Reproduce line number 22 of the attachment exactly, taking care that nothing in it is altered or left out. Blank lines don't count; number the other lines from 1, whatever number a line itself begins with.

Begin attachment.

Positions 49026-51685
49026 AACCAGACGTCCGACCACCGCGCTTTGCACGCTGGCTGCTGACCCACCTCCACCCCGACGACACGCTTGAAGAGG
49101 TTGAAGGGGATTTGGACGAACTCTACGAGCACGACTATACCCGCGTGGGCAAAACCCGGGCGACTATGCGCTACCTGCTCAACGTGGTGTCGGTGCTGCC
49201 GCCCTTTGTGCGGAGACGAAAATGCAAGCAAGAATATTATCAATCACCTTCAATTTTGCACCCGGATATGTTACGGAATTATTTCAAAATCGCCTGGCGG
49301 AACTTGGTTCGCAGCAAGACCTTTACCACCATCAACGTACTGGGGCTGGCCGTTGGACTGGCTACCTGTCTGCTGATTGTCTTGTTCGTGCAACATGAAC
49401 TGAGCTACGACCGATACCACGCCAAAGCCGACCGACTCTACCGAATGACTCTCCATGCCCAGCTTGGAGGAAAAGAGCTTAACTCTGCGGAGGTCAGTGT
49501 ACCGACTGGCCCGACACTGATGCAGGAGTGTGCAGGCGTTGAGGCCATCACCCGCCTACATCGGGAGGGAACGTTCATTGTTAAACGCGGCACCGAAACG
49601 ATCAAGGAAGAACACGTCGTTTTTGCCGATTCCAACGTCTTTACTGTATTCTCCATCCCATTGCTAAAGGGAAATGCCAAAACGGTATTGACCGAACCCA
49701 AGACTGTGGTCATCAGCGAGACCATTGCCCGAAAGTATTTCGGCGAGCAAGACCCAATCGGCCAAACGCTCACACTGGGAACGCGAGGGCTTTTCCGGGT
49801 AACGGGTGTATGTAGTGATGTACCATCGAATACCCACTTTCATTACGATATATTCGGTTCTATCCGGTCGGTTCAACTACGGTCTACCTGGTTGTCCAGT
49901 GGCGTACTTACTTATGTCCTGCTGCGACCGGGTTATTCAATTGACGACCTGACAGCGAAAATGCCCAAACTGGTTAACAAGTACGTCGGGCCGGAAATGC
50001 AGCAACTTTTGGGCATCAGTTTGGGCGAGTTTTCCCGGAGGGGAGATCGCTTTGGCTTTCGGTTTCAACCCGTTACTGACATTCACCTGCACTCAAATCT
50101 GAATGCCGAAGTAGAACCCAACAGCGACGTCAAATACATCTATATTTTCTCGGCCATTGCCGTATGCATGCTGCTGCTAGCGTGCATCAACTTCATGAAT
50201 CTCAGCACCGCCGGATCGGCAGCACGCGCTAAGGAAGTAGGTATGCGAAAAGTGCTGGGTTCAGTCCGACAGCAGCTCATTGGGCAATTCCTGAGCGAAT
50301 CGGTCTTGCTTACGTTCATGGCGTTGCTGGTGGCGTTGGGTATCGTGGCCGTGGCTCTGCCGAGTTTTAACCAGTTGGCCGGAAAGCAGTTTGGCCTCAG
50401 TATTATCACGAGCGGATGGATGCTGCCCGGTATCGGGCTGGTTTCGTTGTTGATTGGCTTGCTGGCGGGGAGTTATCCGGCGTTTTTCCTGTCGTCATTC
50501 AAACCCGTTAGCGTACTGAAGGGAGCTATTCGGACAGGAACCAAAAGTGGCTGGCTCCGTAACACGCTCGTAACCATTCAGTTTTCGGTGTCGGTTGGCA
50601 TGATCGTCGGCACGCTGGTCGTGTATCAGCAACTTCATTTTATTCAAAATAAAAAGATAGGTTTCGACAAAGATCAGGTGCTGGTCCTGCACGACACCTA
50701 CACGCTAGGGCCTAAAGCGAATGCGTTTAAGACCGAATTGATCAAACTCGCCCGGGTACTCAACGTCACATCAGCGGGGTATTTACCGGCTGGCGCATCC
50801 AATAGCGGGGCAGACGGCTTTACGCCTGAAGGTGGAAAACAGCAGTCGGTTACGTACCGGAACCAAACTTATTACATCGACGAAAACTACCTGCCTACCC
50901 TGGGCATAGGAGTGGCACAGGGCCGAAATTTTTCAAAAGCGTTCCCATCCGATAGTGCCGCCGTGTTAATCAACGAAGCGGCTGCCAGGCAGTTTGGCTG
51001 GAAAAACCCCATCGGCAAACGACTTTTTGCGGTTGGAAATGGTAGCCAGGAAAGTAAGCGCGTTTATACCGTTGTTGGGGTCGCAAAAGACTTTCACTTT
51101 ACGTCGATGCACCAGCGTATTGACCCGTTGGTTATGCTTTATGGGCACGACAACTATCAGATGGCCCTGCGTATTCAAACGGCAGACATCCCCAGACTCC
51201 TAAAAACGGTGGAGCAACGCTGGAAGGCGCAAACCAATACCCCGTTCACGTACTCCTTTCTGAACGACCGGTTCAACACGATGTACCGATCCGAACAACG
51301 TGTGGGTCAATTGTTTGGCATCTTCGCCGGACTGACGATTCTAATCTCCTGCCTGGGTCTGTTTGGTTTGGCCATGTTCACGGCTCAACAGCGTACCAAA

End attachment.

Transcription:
51001 GAAAAACCCCATCGGCAAACGACTTTTTGCGGTTGGAAATGGTAGCCAGGAAAGTAAGCGCGTTTATACCGTTGTTGGGGTCGCAAAAGACTTTCACTTT